Those Were the Days

‘Those were the days my friends’, as the song goes, and I thought they’d never end but the days went by, each bringing unnoticeable changes, and over the years came the realization that things have changed, tremendously and the only constant in life is change itself. Of course, making a Socratesian or Aristotalean, face, we philosophize that without change, we would stagnate. Humbug! Change may be necessary, but I wish those good days would last longer. Much longer! 

As a boy I remember waking up on New Year’s day to the onomatopoeic ‘thapak-thapak’. No, I don’t mean the ad for the mosquito repellent on TV with a vapory hand going thapak-thapak upon the tiny pests, à la Mike Tyson. I am talking about my late mom doing the sagan-na motta chawk, the type reserved for sara saporma divaso, i.e. excessive. Sleep was no longer possible, especially if my neighbor got it into his head to  live it up with the scratchy gramophone record blaring away the ‘Sakhi suraj bhele-re ungio’, that seemed to have been sung on Z flat. My late dad, normally a quiet and unassuming guy, not to be outdone, would play something equally devastating from his Collection of Souza’s marches on his Garrard changer that was out of bounds for me. 

Still-hour, one went for the festival bath that includes a fuliu (small cuplike vessel) of milk, mixed with rose petals, some kum-kum and some grains of rice that was poured over the head… possibly a left-over Cleopatric tradition of the Egyptian queen who used to bathe in milk or so it is said. 

Exit the bath, and on to the dining table for a sumptuous breakfast of sev (vemicelli) smothered with fried slivers of almonds, pistachios and raisins, yoghurt and a boiled egg. Dressed in new New Year finery, yours truly would stand on the chawk, be garlanded and receive a cash gift of Re.1 or 3 or 5 and would go visiting the good, generous granny to receive couple of those heavy, rich rupee coins with the face of the King Emperor George VI, that were still in circulation; and more from Mama, Mami and an assortment of other relatives. With all the wealth, off to the Atashbehrams with Papa, the pater familias, smart in duglo and phento, and Mamma, resplendent in gold and silver border saree. Normally, kids waited impatiently for the Mammas to finish praying so that we could make a beeline for the famous Kayani Restaurant known for meringue balls and pudding… all washed down with a glass of ‘raspberry’.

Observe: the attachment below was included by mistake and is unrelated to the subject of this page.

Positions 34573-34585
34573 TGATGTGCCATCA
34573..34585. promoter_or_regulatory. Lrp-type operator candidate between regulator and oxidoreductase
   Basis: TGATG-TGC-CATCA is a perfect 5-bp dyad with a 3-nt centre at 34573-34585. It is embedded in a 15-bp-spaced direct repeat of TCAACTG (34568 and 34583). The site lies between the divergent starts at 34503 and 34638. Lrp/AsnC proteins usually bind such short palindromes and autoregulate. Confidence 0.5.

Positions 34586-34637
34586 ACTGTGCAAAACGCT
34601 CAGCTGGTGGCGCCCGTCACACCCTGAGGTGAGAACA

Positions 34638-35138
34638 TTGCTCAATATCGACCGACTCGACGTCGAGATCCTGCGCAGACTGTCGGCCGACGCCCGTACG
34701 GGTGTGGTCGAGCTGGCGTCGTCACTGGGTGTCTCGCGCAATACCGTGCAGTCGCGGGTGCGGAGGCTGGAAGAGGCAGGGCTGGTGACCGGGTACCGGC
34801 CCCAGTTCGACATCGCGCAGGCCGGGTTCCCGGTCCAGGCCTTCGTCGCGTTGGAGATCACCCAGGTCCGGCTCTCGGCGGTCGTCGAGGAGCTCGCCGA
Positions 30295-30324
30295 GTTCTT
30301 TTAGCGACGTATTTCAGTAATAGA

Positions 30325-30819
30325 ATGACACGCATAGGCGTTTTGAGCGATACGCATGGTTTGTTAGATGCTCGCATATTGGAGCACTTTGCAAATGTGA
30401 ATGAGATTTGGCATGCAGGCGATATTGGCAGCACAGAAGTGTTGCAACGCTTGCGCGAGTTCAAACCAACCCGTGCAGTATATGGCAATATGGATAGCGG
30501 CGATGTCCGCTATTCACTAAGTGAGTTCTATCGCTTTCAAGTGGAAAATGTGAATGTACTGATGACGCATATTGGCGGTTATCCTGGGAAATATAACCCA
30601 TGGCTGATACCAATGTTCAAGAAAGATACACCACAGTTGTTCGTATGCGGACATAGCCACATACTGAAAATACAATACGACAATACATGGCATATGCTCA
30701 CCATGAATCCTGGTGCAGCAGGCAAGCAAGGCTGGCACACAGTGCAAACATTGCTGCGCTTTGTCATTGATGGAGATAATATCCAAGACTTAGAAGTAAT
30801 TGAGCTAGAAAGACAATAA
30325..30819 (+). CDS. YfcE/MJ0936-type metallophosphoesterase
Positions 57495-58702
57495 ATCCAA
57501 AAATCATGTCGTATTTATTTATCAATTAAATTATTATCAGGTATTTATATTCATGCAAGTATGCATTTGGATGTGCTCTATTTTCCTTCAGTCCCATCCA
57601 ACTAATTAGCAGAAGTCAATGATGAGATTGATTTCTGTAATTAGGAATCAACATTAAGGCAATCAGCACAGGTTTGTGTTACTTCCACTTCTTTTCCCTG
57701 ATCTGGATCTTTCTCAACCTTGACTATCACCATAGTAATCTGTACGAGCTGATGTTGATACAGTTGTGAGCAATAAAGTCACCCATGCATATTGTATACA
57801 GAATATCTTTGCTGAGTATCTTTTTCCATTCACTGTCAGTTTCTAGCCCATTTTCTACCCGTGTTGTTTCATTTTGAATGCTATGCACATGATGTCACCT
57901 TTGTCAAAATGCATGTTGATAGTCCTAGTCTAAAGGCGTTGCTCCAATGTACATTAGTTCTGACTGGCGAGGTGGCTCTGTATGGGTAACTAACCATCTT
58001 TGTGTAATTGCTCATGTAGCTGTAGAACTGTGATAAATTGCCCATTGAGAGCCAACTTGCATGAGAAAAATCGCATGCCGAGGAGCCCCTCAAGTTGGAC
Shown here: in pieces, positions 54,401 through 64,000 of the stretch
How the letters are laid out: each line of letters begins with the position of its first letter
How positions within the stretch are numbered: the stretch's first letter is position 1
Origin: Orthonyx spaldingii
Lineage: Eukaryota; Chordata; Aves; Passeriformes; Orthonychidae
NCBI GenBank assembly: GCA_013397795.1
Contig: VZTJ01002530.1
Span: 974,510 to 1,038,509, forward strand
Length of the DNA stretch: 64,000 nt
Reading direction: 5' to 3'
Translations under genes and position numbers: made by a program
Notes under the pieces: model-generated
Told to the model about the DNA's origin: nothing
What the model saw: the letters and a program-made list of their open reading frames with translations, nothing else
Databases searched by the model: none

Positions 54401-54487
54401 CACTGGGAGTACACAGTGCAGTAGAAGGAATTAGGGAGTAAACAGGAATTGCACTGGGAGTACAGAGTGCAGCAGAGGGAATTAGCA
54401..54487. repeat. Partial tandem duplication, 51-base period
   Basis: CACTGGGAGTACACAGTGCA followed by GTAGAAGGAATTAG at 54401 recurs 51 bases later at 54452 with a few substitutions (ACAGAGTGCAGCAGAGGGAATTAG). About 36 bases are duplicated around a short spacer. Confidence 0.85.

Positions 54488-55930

Back home to be serenaded by the roving bandwallas, popularly known amongst the Parsis as the Nankhatai band, playing the inevitable ‘Isle of Capri’, ‘Sir Jamsetjee Jejeebhoy’ and couple of other tunes.  There would be hush-hush-served beer, those being the prohibition days, a couple gulps of the amber blessing on hot summer days from the glasses left unguarded  and on to the lunch of sali-boti, patties, fried fish and dhan-dar patio

A brief siesta and getting for an evening at some Parsi natak, play usually at Sir Cowasji Jahangir hall. The play would run in two parts, a love story and a comedy with songs that were commentaries or reflections on post-independence times. The romance would be between a daughter of an aristocrat father, a Sir someone Flan-flan, or the other way around. There would be a comical major-domo, probably an Irani speaking highly accented Guajarati  A proper melodrama, the plot would thicken with a lot of “Pappa I will die without him,” or “over my dead body” or “never darken my doorways with your presence ever again” and so on. Very dramatic! Somewhat like an ancient Greek tragedy they were! 

Back home to pre-prandial whisky, wine or whatever and your writer once again scouring the landscape for potluck from variety of carelessly left glasses. One more sumptuous dinner, ordered days in advance from a Parsi caterer, ice-cream probably from an Irani restaurant, and a lot of adieus aavjo fari thi and ta-tas! And the wait began for the next New Year be celebrated on the Jamshedi Navroz day. Us Parsis are the truly chosen people, three New Years, two birthdays, two anniversaries…. Now let me tell you of my great-uncle from Aden who once… Ooops! Sorry, my madam editor is screaming, “tukku karo. Enough of tamaro lavaro!” So, I’ll tell you about my father’s Khan-Bahadur Nadarsha Kaka, OBE from Eden, another time. 

The memories of the days of yore came flooding this year when very few could venture out to Agiaries, Atashbehrams, to plays, cinemas or go dining out. We made the best of it at home with maybe a couple of dear ones or with our neighbours. But most of us are safe and secure in our little homely cocoons, waiting and wishing for good times to come again. And come, they will!

Dara M Khodaiji
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